Tuesday, October 19

Malaysian Fugitive Tried to Buy “Golden Passport” to EU, Report Says | European Union


A Malaysian fugitive wanted in connection with one of the biggest scams in history tried to buy a “golden passport” that would have granted him unrestricted access to the EU. according to the report.

Jho Low, who is wanted by law enforcement for his alleged role in the theft of more than $ 4.5 billion (£ 3.3 billion) from the Malaysian government and people, sought the help of a passport brokerage called Henley & Partners to help him buy – Cyprus citizenship, the report states.

The country is one of several EU countries that is dedicated to “citizenship by investment”, whereby wealthy people can invest in government property or bonds in exchange for visas or passports. The practice is highly controversial, in part because a passport from one EU member state grants the bearer unrestricted access to all the others.

The schemes have also proven attractive to high-risk individuals, such as money launderers or corrupt politicians from countries where the rule of law is weak.

The joint report by the Organized Crime and Corruption Reporting Project and Sarawak Report, a Malaysian investigative journalism outlet, states that Low signed a contract with Henley & Partners in 2015 for help in acquiring Cypriot citizenship.

Henley & Partners has previously denied any relationship with Low. A spokesperson told reporters that the company rejected Low as a customer because it failed its internal due diligence checks.

Instead, however, it referred him to a third agency. The invoices seen by reporters show Henley & Partners issuing invoices to other Cypriot companies for work related to Low’s application for a golden passport.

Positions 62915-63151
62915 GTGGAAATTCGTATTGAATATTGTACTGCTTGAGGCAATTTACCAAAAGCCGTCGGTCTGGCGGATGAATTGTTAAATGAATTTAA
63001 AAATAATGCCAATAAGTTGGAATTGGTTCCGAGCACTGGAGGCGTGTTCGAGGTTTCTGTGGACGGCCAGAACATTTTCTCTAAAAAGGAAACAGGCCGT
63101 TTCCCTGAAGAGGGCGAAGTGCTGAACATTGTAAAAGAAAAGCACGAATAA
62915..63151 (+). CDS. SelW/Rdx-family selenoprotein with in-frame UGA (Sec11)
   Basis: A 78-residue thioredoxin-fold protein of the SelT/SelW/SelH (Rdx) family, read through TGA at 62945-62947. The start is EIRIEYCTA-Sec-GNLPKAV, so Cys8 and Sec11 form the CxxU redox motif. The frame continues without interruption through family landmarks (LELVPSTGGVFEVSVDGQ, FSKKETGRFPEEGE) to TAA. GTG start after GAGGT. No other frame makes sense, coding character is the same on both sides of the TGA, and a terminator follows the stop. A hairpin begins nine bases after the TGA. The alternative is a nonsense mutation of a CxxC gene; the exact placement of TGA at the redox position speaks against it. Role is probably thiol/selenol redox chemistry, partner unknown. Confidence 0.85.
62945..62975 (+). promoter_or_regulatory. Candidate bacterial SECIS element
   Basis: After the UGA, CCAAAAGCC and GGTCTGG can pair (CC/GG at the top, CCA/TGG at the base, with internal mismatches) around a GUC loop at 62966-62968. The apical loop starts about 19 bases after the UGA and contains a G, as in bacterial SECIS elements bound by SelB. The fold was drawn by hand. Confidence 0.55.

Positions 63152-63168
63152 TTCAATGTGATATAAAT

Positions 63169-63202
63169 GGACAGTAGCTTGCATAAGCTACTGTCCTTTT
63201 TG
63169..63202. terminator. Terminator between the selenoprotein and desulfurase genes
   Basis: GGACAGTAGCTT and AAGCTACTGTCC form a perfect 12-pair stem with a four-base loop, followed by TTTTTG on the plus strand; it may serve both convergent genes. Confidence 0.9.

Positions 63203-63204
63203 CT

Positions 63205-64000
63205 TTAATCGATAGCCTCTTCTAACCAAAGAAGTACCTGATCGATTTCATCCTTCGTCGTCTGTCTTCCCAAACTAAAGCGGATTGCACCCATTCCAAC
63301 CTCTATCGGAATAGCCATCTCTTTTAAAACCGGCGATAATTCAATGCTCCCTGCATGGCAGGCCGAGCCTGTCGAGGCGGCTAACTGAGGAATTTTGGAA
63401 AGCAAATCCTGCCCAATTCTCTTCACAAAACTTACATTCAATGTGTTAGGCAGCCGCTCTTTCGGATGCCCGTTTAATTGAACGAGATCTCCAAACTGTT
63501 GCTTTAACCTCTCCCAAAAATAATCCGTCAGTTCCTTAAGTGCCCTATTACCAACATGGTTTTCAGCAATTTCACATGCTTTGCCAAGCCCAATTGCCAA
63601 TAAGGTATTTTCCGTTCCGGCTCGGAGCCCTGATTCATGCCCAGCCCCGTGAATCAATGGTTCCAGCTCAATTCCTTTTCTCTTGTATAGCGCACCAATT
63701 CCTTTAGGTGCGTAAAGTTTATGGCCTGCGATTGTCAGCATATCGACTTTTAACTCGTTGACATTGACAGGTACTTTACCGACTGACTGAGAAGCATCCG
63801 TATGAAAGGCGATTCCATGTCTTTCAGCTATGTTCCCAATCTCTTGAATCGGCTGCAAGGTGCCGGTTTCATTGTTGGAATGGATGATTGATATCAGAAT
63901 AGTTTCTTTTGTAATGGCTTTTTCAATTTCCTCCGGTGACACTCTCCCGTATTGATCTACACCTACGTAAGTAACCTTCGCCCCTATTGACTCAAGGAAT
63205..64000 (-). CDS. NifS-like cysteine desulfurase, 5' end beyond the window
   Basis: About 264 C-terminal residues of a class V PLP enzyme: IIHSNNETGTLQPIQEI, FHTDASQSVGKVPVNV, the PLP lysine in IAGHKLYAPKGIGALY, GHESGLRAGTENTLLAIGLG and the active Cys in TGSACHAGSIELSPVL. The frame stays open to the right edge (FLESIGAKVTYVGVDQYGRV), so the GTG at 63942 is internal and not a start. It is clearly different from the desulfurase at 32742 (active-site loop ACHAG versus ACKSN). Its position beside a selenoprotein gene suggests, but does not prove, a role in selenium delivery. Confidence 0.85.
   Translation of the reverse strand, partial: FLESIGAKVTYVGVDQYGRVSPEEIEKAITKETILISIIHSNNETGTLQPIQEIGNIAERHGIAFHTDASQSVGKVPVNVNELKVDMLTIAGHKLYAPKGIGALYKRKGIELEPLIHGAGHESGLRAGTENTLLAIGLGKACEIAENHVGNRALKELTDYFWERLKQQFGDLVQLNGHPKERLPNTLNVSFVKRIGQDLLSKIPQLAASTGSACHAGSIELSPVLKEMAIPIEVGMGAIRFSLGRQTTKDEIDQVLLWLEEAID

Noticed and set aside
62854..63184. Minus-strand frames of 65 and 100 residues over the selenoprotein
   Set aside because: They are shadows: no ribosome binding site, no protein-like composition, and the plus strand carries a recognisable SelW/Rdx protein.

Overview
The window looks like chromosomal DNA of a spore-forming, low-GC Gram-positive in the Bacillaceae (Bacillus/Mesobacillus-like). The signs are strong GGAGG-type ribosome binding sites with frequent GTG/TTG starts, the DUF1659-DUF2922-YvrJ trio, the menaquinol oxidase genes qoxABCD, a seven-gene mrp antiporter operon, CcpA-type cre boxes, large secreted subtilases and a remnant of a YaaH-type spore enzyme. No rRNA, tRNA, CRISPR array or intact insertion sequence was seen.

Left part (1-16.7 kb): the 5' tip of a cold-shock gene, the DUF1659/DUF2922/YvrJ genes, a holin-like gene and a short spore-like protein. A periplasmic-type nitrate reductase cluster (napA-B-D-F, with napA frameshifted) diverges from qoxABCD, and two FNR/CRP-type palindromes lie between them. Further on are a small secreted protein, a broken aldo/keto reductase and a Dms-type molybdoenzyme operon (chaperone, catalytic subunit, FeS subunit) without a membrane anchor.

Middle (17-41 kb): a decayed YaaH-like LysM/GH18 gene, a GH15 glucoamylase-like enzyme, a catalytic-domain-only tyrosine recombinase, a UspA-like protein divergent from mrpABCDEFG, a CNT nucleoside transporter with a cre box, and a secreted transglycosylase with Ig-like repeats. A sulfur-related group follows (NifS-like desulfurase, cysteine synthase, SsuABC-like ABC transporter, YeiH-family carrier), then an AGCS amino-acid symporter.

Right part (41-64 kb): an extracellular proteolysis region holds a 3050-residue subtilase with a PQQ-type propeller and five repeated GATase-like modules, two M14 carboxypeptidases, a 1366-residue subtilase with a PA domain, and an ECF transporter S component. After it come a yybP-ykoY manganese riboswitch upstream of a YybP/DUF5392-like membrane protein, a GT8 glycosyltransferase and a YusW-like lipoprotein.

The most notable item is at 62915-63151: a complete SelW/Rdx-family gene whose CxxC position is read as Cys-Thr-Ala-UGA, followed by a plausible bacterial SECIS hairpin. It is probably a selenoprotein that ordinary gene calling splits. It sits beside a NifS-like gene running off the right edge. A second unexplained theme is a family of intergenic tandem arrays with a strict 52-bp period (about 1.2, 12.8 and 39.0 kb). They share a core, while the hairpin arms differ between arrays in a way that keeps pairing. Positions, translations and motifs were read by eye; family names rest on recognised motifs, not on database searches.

They also got leaked emails that appear to show that Henley’s Cypriot office chief is communicating directly with Low and detailing the steps required to help him invest in a property as part of his gold passport application. The company ordered Low to transfer 6 million euros (£ 5.3 million) to an escrow account to cover the cost of the property, according to the report.

However, in November 2016, five months after the US Department of Justice publicly identified him as a conspirator in the 1MDB fraud, Low allegedly sought the help of Henley & Partners in acquiring a larger alternative property.

A Henley & Partners spokesperson told reporters that “we are completely confident that the company did nothing wrong,” but admitted that “it may be that some of the staff involved at the time did not act as a single team or did not adhere. to the new procedures or did not exercise a sufficient level of judgment regarding their interaction with real estate partners ”.

Low, who is widely reported to be in China, has previously denied wrongdoing. However, the disclosure of more details of his attempt to obtain a Cypriot golden passport will place the scandal-ridden scheme under increased scrutiny.

Last year, the country announced the suspension of the program after undercover journalists from Al Jazeera filmed Cypriot lawmakers agreeing to help a fictitious Chinese criminal gain access to the country.

In 2017, The Guardian reported on a leaked list of applicants for the program, including several Russian and Ukrainian oligarchs, as well as a Syrian businessman who was sanctioned by the United States for corruption.

In October last year, the European Commission took legal action against Cyprus and Malta, which have their own golden passport scheme, over concerns that the programs devalued the concept of EU citizenship by granting passports to people without a genuine link to neither of the two countries.

Paddy Blewer, the head of Henley & Partners’ communications group, reiterated in a statement to the Guardian that Low was referred to a third party and not accepted as a direct customer.

“The Henley & Partners group executive committee has long recognized that the firm should not benefit in any way from any individual who has been rejected, for whatever reason,” he said.

He said that new safeguards had since been put in place to prevent similar situations, and that the staff and executives involved in the transaction had left the company.


www.theguardian.com

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